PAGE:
Genre: Rockabilly, Folk, Rhythm & Blues
The first time I saw James Brute was in a small church in Norwich when he supported Martha Wainwright. I was instantly captivated by this performance, one man, one guitar and a sheet load of stories told only by this voice of sincere clarity.
Its not often you hear something and just know that this is it, this is as good as you want it to get and at that very moment, that very performance was perfect. Raw and unleashed, bear and stripped down with nothing but a guitar and emotion to fill the stage and yet, fill the stage he did.
James Brute is the stage name of a James Steel, the front man of recently disbanded four piece, The Brute Chorus – (see: https://thelisteningpostblog.wordpress.com/featured-bands/brute-chorus/). Going it alone, the distinct rockabilly, folk-based, blues sound has followed him, an intent shadow casting its mark all over his new material.
With a distinct sound and the streets of Whitechapel embedded in his voice he sings of myths and the woes of a damaged heart, every detailed line telling a story, the rise and fall of his words heavy with passion and feeling.
There is something unique about this Brute, maybe its the ability he has to swallow the sound of the past and then spit back it out in a mouthful of modern day tuneful tales? Maybe its the way his songs transport us into his heart and mind making us feel what he feels?… Whatever it is it only fuels the fondness and appreciation that The Listening Post Blog has for this musical narrator
The Listening Post Blog, curious to find out a bit more about this musical character, had a few questions to ask and this is what was said:
1. Where are you from, where are your roots? What did you grow up listening to?
I moved around a lot as a kid. My family live in Somerset so maybe that’s ‘home’. My dad was a solider then a priest so we moved a lot with his job. I’ve made London my home and lived all over it. Been in Whitechapel for seven years now and this is definitely where my heart is.
My dad used to sing folk songs to me and my brothers. Matty Groves and The Massacre of Glencoe are two that I remember especially. Songs of infidelity and murder! Pretty light stuff to fill a child’s ears with! We’d team up and perform one called The Rogues of Lynn at the village fetes. All unaccompanied.
2. Was the choice to split from the other band members made so that you could pursue your solo career or had you just come to the end of the road with that? Why have you gone it alone?
I never wanted The Brute Chorus to end. We were brothers but our lives outside the band were changing and it was getting harder and harder to get us all together to write and rehearse. It was dwindling so we decided to end it and go out with a bang. The last show was insane. I miss it. I’m going it alone now because I don’t want to ever stop making music. At the moment I don’t want another band but I’m not saying never. We’ve stayed friends and still hang out.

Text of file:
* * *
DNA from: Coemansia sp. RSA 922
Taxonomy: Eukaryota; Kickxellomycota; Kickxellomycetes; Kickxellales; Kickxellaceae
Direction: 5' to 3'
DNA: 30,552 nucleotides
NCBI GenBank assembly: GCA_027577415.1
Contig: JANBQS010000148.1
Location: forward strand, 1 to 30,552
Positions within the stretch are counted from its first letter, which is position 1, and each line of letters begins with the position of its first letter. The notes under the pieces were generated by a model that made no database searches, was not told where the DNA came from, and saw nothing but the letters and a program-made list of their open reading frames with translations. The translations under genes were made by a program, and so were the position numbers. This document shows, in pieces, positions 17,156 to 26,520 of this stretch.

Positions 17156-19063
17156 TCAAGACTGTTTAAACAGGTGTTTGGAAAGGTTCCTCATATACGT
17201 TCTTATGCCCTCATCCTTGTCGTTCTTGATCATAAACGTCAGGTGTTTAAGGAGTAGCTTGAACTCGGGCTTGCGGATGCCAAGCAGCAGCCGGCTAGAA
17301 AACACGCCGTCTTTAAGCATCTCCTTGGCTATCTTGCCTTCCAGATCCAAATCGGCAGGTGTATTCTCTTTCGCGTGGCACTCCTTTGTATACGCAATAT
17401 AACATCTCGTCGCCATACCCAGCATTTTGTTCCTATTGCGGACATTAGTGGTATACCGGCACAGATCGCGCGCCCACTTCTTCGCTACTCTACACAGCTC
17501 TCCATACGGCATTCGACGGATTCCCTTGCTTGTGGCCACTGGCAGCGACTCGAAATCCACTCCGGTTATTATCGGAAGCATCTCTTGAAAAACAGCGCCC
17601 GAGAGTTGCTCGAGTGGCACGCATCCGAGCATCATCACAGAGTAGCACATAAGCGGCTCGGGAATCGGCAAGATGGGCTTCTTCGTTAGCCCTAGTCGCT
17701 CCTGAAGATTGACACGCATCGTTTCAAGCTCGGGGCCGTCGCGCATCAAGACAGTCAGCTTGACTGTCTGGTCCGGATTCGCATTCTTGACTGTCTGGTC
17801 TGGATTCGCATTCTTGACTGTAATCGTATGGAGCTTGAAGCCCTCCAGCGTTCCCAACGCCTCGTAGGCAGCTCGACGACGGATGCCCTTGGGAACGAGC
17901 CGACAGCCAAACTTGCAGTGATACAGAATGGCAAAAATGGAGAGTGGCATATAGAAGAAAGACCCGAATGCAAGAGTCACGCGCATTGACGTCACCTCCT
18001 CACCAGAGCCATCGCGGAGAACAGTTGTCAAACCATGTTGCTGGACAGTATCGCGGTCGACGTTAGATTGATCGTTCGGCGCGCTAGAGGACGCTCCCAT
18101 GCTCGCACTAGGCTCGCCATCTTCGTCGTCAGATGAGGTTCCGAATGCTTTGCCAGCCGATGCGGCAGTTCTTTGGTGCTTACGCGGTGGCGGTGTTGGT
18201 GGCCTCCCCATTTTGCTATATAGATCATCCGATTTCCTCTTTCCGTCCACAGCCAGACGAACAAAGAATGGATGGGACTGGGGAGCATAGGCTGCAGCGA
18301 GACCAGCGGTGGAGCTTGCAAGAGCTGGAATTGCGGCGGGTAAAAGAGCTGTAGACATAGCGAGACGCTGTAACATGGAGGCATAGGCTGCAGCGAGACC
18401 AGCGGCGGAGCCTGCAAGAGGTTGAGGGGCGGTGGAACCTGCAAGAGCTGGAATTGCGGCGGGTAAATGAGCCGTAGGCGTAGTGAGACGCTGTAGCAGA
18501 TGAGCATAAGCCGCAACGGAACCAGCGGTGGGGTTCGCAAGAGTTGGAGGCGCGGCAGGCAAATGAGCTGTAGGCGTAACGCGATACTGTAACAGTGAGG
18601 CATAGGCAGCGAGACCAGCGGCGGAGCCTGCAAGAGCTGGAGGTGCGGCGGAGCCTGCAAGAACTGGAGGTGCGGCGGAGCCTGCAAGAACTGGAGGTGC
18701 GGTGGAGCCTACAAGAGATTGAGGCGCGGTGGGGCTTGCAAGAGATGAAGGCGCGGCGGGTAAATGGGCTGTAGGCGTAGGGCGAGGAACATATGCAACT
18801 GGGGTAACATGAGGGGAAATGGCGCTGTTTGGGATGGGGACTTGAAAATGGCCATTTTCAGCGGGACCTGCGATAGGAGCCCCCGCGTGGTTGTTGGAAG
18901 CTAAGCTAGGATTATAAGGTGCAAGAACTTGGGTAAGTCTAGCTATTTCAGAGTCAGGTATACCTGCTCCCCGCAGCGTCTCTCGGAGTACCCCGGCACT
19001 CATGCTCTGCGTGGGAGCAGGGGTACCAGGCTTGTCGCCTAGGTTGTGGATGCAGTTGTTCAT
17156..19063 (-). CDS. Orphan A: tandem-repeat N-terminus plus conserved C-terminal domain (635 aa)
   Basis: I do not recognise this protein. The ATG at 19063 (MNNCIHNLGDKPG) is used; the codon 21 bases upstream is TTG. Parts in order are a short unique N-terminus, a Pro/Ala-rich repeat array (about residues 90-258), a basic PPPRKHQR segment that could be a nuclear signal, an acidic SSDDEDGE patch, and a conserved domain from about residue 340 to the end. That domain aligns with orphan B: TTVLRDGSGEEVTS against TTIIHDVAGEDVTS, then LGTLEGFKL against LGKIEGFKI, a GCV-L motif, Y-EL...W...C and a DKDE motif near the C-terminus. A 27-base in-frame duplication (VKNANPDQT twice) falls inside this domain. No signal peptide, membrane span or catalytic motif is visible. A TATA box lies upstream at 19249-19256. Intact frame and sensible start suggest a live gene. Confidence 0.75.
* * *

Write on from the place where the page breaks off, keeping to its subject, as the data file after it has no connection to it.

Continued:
3. Whats next on the horizon, a new album perhaps?
Perhaps! I’m just writing and recording when I have time. Seeing where it takes me! Nick from the Brutes works with me making the recordings. It’s kind of a continuation. I want to see how stripped down I can get. Reduce the themes and ideas I have as a songwriter to their bare essentials.
4. What inspires you?..What myths/books /subject matter gets you writing? Does the music precede the lyrics or does it vary?
My own love life has been the continual wellspring of inspiration all my life from neurotic teenager to battle-hardened manhood. I’m trying to write more honestly about myself and my experiences than before and to hide less behind characters and allegory. The songs are darker and sexier now but I couldn’t’ve written them when I was twenty-five.
Lyrics always come first for me. Even in the Brutes I would go in with a song with no chords written down or even decided. I’d assemble the lyrics to a tune in my head then sing it at the band and get them to figure out what the music had to be. Now I have to have more discipline and actually sit down with a guitar at some point in order to bring a song to fruition but I’m a reluctant guitar player now. Some of my set these days is sung without accompaniment like when I was a kid singing with my dad. It’s about as stripped down and uncompromising as you can get. Especially when singing about such personal stuff.
5. …so, picture this, Earth is being invaded by evil martians, we are all forced to flee to another planet.
What music would you have to take no matter what! What would you take with you to listen to?
I have a recording I made of my Dad singing all the songs I remember from being a kid. So that would come. Tom Waits or Dr John too. I’m a voracious listener and record collector. I’d say maybe just take my entire library on a hard disk but I’d still get bored quite quickly and need more. Besides, I’d have to leave my record collection and that’s more precious to me than even my guitar!
6. Finally…You have invented a time machine!!..What artist/band would you like to go and see or even
play alongside?..Maybe it wont be past, maybe it will be present? Who would you go and see?
I’d love to go see Dr John in 1968 at the time he recorded Gris Gris. Just to sit in the studio and watch him conjure up all that voodoo.